Image from www.idealind.com
This was not easy to do since the copper wire I got from Home Depot was so thick and not easy to work with. But it worked. It ended up looking something like...
See those pretty green dots in the diagram above? Those are actually representing the ground screw for the copper wire. Usually when you are working with wiring up one fixture, there is a metal plate that has a green screw used to attach the ground (copper) wire to the fixture.
This is the green ground screw.
This doesn't work for the 3 fixture-in-1 lighting that we are building.
(Image is from makeit-loveit.com)
So, not sure if this step was necessary, but I took that plate pictured above and I screwed it upside down into the underside of the wood fixture and still used the green ground screw to secure the copper wire for each of the three fixtures. Here is a close up of what I'm trying to explain (but I'm sure I lost y'all a while back!)
Again, not totally sure if this part was necessary, but I thought "What the hey! I have these included pieces, might as well figure out a way to use them!"
So after all of this was secure, we carefully moved our wooden-3-light-fixtures-in-1 creation to the kitchen island and got ready to install.
- First step here is to shut down the power for the electrical outlet from your electrical box thing-a-ma-jig. You do not want to get electrocuted.
- Second step is to make sure the old fixture that was there is removed.
- Third is to have a 2 person team get up on the island (or table) and get ready to secure all of this and hope that it works! Ha!
My husband went off of blind faith for this project. He truthfully had no idea what I was doing but still was willing to help me install. He is the best!
So, out of blind faith (and some YouTube video help) we worked to connect all the wire mess from my wooden-3-light-fixtures-in-1 creation to the single electrical box. We "simply" connected the white wires, black wires and all of those annoying copper wires together with XL wire nuts. I say simply because the copper wires were so hard to work with and it took about 10 times (not exaggerating!) to finally get each copper wire neatly screwed together into the large wire nut. (These terms KILL me!)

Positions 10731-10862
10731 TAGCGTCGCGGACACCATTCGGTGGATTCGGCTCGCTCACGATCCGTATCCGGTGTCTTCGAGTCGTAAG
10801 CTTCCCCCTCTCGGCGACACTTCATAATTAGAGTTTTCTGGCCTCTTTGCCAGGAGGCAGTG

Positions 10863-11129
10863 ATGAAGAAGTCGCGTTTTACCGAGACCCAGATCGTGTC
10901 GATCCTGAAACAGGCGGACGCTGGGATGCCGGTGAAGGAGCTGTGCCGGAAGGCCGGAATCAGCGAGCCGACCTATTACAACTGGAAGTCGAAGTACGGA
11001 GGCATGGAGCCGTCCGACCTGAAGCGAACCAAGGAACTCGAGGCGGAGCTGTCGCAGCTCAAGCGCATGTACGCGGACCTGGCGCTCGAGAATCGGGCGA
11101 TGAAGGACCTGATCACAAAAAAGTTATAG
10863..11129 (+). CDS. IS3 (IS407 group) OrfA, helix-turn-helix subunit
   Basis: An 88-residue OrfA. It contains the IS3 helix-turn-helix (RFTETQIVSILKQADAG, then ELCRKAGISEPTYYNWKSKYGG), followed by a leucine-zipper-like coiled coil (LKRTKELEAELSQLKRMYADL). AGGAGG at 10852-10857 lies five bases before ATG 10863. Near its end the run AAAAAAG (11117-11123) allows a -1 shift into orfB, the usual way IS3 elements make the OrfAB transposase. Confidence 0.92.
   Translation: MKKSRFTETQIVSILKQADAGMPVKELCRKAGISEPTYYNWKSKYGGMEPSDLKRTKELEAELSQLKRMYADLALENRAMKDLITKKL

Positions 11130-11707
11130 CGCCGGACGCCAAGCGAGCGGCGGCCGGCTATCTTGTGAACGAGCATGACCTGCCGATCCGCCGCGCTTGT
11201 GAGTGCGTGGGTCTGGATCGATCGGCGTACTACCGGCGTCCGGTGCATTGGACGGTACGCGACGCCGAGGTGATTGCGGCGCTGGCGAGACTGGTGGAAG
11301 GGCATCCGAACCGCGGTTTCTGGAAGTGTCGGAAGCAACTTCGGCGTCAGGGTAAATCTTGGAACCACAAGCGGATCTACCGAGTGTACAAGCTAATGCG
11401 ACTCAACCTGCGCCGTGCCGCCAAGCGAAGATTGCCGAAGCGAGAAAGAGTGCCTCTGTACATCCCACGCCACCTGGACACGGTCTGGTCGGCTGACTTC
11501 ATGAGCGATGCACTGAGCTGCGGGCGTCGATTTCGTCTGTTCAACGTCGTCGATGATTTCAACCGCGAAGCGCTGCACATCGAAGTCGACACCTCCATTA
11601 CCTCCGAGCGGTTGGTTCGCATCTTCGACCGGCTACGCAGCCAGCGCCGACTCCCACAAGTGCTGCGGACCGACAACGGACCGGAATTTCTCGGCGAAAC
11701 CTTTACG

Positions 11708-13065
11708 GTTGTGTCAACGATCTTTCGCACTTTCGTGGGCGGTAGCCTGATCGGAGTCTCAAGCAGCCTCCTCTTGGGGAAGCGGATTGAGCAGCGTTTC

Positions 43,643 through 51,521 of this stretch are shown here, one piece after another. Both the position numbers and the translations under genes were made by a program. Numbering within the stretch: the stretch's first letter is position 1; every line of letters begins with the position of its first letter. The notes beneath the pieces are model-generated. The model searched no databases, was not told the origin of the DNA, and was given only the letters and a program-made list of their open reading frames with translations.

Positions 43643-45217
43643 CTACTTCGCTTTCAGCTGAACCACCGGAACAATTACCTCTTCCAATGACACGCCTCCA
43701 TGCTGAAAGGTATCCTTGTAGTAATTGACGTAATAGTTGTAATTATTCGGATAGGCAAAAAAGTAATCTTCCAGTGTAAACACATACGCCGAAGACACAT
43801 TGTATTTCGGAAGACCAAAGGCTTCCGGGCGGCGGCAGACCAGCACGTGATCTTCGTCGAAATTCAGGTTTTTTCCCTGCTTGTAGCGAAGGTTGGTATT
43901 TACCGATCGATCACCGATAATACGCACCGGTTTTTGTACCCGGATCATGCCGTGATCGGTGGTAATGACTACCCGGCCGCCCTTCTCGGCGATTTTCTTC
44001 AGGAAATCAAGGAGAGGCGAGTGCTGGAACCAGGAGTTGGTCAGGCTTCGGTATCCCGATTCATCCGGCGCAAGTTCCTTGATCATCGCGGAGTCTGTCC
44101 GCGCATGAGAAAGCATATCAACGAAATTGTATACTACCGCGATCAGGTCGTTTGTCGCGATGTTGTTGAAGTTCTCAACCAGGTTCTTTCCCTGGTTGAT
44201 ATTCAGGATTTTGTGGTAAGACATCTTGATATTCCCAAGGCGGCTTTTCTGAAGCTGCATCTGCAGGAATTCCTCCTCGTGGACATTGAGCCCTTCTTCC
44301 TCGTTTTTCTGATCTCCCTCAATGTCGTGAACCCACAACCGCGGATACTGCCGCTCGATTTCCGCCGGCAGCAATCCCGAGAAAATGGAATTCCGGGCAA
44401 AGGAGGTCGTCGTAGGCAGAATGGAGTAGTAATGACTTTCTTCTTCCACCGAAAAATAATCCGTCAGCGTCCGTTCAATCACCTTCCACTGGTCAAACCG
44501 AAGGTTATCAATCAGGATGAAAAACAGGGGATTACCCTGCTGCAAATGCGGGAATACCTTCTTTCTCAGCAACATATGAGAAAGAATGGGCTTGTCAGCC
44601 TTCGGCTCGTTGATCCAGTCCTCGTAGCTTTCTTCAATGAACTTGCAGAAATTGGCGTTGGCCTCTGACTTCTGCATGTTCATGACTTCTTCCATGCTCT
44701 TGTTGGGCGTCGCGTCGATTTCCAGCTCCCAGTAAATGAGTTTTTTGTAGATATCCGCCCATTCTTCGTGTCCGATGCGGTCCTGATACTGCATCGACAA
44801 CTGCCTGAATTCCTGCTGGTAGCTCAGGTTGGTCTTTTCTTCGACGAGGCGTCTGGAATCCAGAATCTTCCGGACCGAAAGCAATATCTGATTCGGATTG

Once it was all connected, my husband actually held it in place just hanging like you see in the diagram above and I ran to turn the power back on and had lightbulbs in the fixture to make sure it worked great and that nothing sparks or lights on fire! And Viola! No fires and all light bulbs were a go!!!
We then carefully screwed the whole wood piece up into the ceiling using predrilled holes in the wood. (I already had the beams in the ceiling marked so I knew where to screw in.) I used 4 inch screws to make sure it was very secure through the wood and that this thing wasn't going to move once installed. And we screwed the wood real quickly into the studs/beams in the ceiling.
I was so excited to see the lights on with the fixture in place, so I ran to turn the switch on....and.....
....the stinkin' middle light wasn't working!!!
Luckily, we had just a little bit of a gap in the middle of the light fixture where we could still see/adjust the wires and my husband used his handy iPhone flashlight to find out the black wire from one of the fixture became undone. And here I was thinking the copper wires were going to be our downfall!!!
We used tweezers to reconnect the black wire...tried again...and this is what it looked like: